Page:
I’ve been wearing a kippah full time now for three years, I think (somebody can check me on this; I’m pretty sure I have previously blogged about this), and that one little mitzvah definitely has me thinking more consciously about all the other mitzvot I observe and those I don’t.

There are some mitzvot that I can observe daily, others that present themselves less frequently but with some regularity (various Shabbat observances, for instance), and then there are those that only occur irregularly and that I have no control over – namely, those related to life cycle events that are not my own. I’ve had the honor of being a kvatter at a bris (the person who carries the baby boy to the sandak, the person who will hold him during the circumcision), I’ve held the chuppah and signed the ketubah in a wedding, I’ve participated in taharat ha-met, and this week, I witnessed the delivery of a get.

I was recruited for this last task in typically impromptu fashion by my friend and teacher Rabbi Scott Meltzer, with no question posed as to my willingness to participate nor warning given as to the purpose for which he was pulling me (and a fellow congregant) out of the congregational meeting for which we had gathered at our shul. Since I’m not entirely daft, I guessed what we were doing when the Rabbi walked us up to his office accompanied by a couple who didn’t display the kind of joy you reserve for, well, joyous occasions. We all stood in the Rabbi’s office and listened to him read the document in Aramaic, translate/explain it in English, then instruct the man on the proper procedure of delivering it to his soon-to-be-ex-wife, and finally guide her in the final steps (literally – the woman takes 4 steps away after taking possession of the get to signify that she accepts it), making the deed official.

I was uncomfortable for a bit, feeling like I was standing in this couple’s personal space, witnessing something so intensely private and painful. But I recognized, too, that, just as the wedding is a communal event, so this too must be. After all, these two individuals deserve their own happiness, and they could not find it with each other. Just as witnesses were required when they declared their commitment to each other, they had to go through this ritual, witnessed by two unrelated members of the community, to free them to seek that happiness with someone else, both times according to the laws of Moses and Israel.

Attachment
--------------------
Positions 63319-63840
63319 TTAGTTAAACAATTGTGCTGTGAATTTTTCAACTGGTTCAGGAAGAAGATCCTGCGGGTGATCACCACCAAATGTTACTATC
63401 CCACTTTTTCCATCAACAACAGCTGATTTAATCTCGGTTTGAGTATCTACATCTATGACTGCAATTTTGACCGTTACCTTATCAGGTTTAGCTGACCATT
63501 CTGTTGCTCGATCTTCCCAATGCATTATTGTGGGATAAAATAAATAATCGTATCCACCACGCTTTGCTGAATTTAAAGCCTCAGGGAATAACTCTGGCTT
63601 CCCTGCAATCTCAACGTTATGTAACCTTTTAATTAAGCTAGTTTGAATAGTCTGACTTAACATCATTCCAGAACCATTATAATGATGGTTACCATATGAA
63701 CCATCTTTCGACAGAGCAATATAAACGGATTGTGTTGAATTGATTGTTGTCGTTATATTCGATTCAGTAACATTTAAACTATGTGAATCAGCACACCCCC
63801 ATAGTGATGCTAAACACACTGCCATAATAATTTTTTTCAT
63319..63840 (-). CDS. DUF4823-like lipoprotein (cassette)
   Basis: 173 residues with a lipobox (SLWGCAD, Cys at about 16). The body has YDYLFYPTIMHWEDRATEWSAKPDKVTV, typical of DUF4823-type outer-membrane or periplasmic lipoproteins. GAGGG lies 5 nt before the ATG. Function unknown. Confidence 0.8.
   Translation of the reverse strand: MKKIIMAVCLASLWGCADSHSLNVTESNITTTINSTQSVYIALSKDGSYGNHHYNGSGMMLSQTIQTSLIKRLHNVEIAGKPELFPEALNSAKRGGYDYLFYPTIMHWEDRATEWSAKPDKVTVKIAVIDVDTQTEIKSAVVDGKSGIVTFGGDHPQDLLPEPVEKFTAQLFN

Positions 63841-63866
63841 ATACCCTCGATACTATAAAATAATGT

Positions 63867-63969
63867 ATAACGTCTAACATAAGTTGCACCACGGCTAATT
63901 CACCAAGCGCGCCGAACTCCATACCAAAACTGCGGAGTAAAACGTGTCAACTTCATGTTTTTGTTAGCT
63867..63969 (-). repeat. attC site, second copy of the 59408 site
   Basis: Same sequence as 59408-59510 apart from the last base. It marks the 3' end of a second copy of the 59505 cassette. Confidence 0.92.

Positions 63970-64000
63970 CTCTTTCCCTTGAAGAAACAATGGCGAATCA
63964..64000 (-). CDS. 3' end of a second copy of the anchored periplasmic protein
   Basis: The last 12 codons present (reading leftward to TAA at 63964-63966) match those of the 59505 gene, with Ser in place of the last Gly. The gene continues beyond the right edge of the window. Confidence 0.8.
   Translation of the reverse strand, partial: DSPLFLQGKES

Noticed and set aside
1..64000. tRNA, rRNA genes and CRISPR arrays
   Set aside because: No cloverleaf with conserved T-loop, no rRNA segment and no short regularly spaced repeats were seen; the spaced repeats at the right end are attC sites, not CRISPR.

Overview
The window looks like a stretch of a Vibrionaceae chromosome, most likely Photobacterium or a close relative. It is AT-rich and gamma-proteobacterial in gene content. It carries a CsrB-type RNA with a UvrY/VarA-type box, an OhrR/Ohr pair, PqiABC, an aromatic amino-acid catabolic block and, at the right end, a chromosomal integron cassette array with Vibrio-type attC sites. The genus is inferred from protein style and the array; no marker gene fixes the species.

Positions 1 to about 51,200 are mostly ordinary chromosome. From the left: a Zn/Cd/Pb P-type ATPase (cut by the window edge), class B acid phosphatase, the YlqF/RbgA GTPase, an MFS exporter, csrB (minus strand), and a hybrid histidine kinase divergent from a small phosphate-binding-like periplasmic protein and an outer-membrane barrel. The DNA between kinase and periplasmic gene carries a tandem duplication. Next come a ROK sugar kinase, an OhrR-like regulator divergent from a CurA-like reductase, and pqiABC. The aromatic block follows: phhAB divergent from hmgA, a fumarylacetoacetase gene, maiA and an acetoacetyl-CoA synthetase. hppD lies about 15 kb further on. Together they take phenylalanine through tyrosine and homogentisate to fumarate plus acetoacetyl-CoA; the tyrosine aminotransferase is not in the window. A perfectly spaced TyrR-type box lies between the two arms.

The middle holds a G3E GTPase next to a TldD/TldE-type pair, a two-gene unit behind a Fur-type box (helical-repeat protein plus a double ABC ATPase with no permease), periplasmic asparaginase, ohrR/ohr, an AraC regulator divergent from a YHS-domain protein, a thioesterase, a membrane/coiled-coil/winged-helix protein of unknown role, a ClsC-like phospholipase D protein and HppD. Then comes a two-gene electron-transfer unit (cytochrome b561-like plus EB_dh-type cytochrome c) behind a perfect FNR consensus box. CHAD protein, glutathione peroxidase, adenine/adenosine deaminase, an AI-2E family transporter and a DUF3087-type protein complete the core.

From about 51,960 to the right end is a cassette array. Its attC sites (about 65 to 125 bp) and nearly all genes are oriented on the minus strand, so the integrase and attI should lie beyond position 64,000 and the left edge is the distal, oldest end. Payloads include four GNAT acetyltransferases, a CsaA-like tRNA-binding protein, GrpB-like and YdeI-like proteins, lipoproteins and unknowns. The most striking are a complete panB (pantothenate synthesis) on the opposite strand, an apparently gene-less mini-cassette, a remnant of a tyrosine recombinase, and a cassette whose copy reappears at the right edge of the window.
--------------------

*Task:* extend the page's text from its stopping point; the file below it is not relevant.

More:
And, like with my previous opportunities to fulfill life cycle mitzvot, I got a chance to reflect on and marvel at the wisdom of the sages who framed these rules, and thank God that I am part of this tradition.

Oh, and Paul: Yes, I purposely waited until the end of this post to acknowledge our in-joke just to force you to read all the way through it so that maybe you’d learn something. Yeah, I know it’s not really our in-joke if Family Guy has lampooned it.




One response to “Something…something…COMPLETE!”

  1. Greg Avatar

    I didn’t know you’d done taharat met. Kol hakavod. I offered my services but, fortunately, they weren’t needed in the last community I was in.

    Wearing the kippa full time? Thank you for doing that. I’ve always said I’m less interested in whether Jews do everything the same way but at least we should have a shared language. First and foremost that comes from familiarity with basics from as well as the ebb and flow of the texts. But next it comes from experience with the norms- even if you no longer do them, at least you know what they are and they will have informed your sense of identity and relate to other Jews. Your increased practice of different norms, e.g. wearing kippot in public, allows us to communicate shared experience: The approaches from Christians asking us if we believe in Jesus. The impromptu discussions of Middle east politics. The pride in the eyes of some Jews and the discomfort in others. The (incorrect) assumptions that we have to address or ignore that people make about us. etc etc.

    Anyway, it made me wonder- do you eat in non-kosher restaurants with it on? If so, what kinds of things do you eat? I’m not sure what halacha says about the different things to eat so I don’t take an opinion- just wondering.

    Additionally, I guess that kind of points at the difficulty I was having in responding to your d’var Torah- I was thinking how your position seemed kind of shtark- with Jews being responsible for the aveirot of others; that the tzibbur could incur wrath for the transgressions of individuals; and that we had a chiyuv to direct the actions of others. And that that shtark position did not match my expectation of many congregations to the left of Aguda.

    Why? Because to me it seems that the further to the left in the Jewish world you go, the less consensus and coherence of what norms to follow. That’s why I asked if people were put off or even offended- it’s a mighty sensitive thing to get involved in what your neighbor does or doesn’t do.

    Now, for the main reason why I started this response:
    I knew a Rabbi who divorced his wife. I believe his told me that HIS Rabbi, a teacher who’d gotten s’micha from Rav Moshe Soleveitchik and Rav Boruch Ber in Europe, told him, after he’d given the get, “Mazel tov.” I presume he said this because it is a mitzva to give a get, i.e. mitzva as related to norms derived from halacha as opposed to typical “American” definition of mitzva as “good deed.” Of course, it’s also a good deed insofar as the woman is not an aguna, the individuals can build new lives unburdened, etc.